The North-South Luzon connector tollroad project spearheaded by the San Miguel-Citra alliance has hit another stumbling block even after the recent settlement of intragovernment debates on who has authority over tollroad concession contracts.
The Department of Finance, in an April 2 memorandum, has expressed concern on the draft concession framework or supplemental toll operation agreement (STOA). The DOF has called for a revision of the framework for the connector road (Skyway Stage 3) to be executed by the Toll Regulatory Board (TRB), which recently regained authority from Malacañang to enter into tollroad concession contracts after a long-running legal debate with the Department of Public Works and Highways.
Among others, the DOF wanted Philippine National Construction Corp. (PNCC) taken out of the picture, noting that the current draft was placing “undue reliance on the supposed continuing effectivity and validity of the franchise” of this government corporation. Otherwise, the DOF said this would be “putting at risk the integrity of the competitive tender process for tollways under the PPP (public private partnership) program.”
PNCC has a minority stake in the connector road project, which was originally a partnership between the government-owned firm and the Citra group.
The memorandum was signed by Finance Secretary Cesar Purisima and addressed to Secretaries Joseph Emilio Abaya of Transportation, Rogelio Singson of Public Works and Highways and Arsenio Balisacan of Economic Planning, Cabinet Secretary Jose Rene Almendras and TRB chief Edmundo Reyes Jr.
The DOF argued that the draft STOA had “unnecessarily included” PNCC as a party even as the latter’s legislative franchise had expired in 2007.
Other concerns raised by the DOF were that the draft “erroneously” granted the STOA to new entities: Citra Central Expressway Corp. as “investor” and Central Metro Manila Skyway Corp. as “operator” instead of “original investor” Citra Metro Manila Tollways Corp. and that this made a “major departure” from the contract terms that the government has been offering under the solicited PPP in tollroad projects like the Daang Hari and the Naia Expressway.
The DOF also argued that such departure was such that it would create “significant, unnecessary and undesirable” burdens and risks for the government. By making a distinction between the investor and operator as contract counter-parties, even if they were related parties, the DOF pointed out that the STOA would make it “more complex and difficult to ensure compliance with the various obligations.”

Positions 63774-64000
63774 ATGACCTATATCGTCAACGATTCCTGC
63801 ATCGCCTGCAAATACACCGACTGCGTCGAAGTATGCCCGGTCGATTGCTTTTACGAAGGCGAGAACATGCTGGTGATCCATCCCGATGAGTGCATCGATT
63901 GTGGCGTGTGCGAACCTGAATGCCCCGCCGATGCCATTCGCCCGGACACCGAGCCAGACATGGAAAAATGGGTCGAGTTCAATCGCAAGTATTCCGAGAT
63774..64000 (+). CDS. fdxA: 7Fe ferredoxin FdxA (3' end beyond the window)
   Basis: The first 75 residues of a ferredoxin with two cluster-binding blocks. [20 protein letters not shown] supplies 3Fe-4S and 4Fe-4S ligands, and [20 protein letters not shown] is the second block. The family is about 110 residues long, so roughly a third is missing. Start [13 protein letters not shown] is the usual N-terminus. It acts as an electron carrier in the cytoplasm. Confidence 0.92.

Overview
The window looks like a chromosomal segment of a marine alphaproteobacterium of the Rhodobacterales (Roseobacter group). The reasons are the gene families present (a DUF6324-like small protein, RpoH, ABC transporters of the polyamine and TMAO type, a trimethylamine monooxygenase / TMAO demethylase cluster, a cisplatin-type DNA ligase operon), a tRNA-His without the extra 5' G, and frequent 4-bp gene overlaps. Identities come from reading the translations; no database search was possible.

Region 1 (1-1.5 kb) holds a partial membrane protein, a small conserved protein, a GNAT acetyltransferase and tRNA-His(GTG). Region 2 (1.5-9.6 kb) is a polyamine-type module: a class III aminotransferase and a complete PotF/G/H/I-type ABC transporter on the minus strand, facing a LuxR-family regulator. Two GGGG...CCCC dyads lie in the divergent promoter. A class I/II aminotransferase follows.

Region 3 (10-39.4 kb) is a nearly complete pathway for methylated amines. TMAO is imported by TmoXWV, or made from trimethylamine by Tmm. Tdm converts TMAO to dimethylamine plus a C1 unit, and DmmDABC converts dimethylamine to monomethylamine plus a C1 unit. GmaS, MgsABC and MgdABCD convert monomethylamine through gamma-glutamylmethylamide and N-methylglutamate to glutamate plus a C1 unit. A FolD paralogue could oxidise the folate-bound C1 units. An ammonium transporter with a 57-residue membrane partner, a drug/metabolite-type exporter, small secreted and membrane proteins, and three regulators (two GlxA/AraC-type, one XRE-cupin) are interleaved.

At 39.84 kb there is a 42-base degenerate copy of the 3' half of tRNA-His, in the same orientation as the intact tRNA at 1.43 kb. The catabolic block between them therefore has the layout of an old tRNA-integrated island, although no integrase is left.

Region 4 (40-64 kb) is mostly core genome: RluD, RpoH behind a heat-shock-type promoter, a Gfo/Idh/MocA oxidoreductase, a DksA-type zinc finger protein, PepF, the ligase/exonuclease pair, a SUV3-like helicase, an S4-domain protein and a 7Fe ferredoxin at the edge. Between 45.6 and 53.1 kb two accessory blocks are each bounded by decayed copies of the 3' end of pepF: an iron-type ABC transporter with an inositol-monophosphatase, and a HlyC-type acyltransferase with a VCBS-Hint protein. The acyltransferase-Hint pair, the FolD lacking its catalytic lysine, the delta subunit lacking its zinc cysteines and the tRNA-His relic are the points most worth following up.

Another complaint was that the STOA did not include specific key performance indicators for operations and maintenance and penalties for noncompliance or that failure to complete the entire project within a 36-month timeframe could provide grounds for termination.
The draft likewise appeared that Citra would be responsible not just for the costs but the actual process of acquiring right of way for the project, the DOF said. Also, it noted that the draft contained many grounds for the investor to seek toll rate adjustments “for factors it should already be aware of and should already factor in today, such as taxes, insurance premiums, changes in estimated construction costs, and others.”
The STOA likewise contained provisions that “in effect requires the government to get the investor’s consent to exercise its regulatory powers.”
In light of these concerns, the DOF said the project would be able to proceed “on firmer legal footing and without delay” if the draft STOA were revised such that:
— the STOA is viewed as a supplement to an earlier STOA amendment, the latter being “an entirely new authorization” granted by TRB and “an entirely new authorization to a joint venture company after the lapse of PNCC’s franchise.”
— the concession agreement is granted in favor of CMMTC, the original investor;
— the PNCC is completely excluded from this STOA; and
— more provisions are incorporated to “better protect the public interest.”